Theatre is always about collaboration. Capturing the vision of each person in the room and allowing time for each person to work is a process that involves meetings and planning. We had two projects for House of Joy
that I particularly wanted to highlight.
Our scenic designer Yoon Bae designed these gorgeous cherry blossoms that surrounded the audience just above their heads with 500 hand laid "grains of wheat" LED lights in the buds of the blooms. Magic, right?! To get the full effect for the project there were 20 custom cut cherry blossom branches with a total of 1000 blossoms that were then painted by the scenic team. Our electrics team took over from there to glue and solder everything together on the back side, using approximately 2500 feet of wire and 50 hot glue sticks. All of this to get the effect of glowing blossoms in the gardens of the harem each time the characters escaped there for a moment or two.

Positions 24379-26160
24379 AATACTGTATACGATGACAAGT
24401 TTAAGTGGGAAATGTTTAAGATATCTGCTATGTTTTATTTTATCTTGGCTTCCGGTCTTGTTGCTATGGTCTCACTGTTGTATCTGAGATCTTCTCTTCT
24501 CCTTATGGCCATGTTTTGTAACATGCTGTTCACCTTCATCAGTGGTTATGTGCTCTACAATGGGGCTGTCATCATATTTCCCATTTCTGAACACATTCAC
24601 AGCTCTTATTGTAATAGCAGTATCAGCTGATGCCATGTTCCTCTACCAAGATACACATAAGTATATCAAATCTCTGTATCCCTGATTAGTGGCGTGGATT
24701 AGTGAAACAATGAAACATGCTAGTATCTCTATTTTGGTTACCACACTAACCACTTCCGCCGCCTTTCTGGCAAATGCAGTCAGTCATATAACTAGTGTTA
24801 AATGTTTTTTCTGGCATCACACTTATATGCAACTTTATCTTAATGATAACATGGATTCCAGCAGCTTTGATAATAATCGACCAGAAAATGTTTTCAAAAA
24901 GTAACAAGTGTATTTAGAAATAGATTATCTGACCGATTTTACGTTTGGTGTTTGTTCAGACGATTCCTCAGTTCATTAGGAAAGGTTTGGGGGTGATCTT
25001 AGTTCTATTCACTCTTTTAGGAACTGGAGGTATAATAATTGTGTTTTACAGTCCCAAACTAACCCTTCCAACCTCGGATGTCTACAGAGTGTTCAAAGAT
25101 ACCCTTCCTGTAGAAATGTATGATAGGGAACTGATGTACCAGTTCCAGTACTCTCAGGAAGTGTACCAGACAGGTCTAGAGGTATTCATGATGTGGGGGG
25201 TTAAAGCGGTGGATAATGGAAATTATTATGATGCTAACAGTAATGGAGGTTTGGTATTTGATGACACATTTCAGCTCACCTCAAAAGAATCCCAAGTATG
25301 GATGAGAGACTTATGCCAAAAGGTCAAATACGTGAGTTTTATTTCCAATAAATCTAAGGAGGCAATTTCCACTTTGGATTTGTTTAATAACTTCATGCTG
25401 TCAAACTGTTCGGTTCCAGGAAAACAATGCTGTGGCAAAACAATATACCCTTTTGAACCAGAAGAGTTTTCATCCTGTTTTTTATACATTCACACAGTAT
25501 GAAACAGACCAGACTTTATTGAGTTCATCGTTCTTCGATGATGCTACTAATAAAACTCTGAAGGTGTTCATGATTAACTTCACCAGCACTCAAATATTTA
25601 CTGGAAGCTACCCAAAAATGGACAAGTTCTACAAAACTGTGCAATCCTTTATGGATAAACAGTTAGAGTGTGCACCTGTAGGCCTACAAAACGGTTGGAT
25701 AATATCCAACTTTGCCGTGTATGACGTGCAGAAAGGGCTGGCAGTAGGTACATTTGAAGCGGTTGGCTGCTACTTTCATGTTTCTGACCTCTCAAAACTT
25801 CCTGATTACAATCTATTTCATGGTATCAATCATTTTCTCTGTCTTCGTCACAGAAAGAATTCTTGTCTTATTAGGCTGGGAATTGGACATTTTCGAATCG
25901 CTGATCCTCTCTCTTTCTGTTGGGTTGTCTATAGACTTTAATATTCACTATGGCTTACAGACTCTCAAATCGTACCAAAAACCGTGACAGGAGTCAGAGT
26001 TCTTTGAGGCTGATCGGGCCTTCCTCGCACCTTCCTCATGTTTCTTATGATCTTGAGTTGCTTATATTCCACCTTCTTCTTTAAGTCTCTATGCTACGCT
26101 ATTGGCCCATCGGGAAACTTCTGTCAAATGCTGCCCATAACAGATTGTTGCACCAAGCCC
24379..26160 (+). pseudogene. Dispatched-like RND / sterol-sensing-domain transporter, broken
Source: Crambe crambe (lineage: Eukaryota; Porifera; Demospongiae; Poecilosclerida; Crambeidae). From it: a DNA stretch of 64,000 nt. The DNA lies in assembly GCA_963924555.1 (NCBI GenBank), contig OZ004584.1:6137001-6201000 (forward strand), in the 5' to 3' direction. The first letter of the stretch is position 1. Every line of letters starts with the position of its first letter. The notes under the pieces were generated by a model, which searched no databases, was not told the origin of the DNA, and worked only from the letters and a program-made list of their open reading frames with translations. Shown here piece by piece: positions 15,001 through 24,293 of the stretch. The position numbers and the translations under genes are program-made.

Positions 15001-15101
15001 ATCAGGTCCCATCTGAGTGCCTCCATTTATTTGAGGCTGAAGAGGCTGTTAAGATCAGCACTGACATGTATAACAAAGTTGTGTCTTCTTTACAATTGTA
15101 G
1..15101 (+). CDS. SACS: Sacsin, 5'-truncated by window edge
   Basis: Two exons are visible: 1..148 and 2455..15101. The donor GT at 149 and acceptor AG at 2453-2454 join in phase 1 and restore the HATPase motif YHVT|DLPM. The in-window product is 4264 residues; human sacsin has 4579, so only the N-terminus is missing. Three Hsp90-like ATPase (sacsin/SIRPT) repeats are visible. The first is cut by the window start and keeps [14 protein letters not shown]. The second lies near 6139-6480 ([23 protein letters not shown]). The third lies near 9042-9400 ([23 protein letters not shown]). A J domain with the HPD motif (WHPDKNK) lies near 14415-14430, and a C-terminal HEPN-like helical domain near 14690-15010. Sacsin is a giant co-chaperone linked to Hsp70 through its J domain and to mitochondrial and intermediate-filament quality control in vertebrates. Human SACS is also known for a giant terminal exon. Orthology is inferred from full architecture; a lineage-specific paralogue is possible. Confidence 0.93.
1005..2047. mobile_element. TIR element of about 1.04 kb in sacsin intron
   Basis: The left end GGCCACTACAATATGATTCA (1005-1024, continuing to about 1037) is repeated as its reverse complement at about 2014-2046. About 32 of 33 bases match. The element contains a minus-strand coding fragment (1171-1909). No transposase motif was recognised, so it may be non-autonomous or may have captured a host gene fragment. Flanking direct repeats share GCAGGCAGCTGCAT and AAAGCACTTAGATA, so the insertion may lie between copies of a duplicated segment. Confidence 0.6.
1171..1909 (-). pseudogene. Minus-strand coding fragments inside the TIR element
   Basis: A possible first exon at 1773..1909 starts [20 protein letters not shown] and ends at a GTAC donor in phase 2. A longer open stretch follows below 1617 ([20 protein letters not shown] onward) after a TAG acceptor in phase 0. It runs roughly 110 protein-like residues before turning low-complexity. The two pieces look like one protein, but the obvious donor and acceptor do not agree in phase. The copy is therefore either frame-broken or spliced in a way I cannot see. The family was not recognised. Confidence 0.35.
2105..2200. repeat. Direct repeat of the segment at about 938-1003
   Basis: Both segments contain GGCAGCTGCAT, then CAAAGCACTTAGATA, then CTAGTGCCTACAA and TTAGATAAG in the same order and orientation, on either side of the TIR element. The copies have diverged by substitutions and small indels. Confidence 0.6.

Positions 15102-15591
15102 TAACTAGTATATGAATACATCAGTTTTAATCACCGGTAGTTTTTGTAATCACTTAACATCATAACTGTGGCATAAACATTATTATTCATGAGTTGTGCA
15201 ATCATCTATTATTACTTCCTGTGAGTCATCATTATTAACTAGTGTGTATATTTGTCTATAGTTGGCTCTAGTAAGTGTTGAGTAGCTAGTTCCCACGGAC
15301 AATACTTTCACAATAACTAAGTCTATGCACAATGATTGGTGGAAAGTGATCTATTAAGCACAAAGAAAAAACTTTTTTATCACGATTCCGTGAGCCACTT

The other process ot highlight is our floor. It was designed with bright and unique colors, but also a large complex pattern. The pattern was so alrge and complex, we were unable to pre-paint the floor before moving into the theatre, the fear being that any template made would not line up once all the panels were in place in the theatre. We had a large cut out in the middle of the floor which caused some awkward angles. It was also impractical to make a pattern that was 10 feet by 10 feet and then try to trace without moving it. The sound, lighting and scenic teams all paired up to create a solution. They hung two projectors and used the projection software to line up the image perfectly between the two projectors so that our scenic painter could trace the pattern directly onto the stage and paint it there. Overall, four generations of technology was used to get the final pattern onto the floor.
To me, these projects were too beautiful not to highlight.
Theatre takes a village, a large, mostly invisible, village.
by Sarah Zimmerman, San Diego REP's Company Manager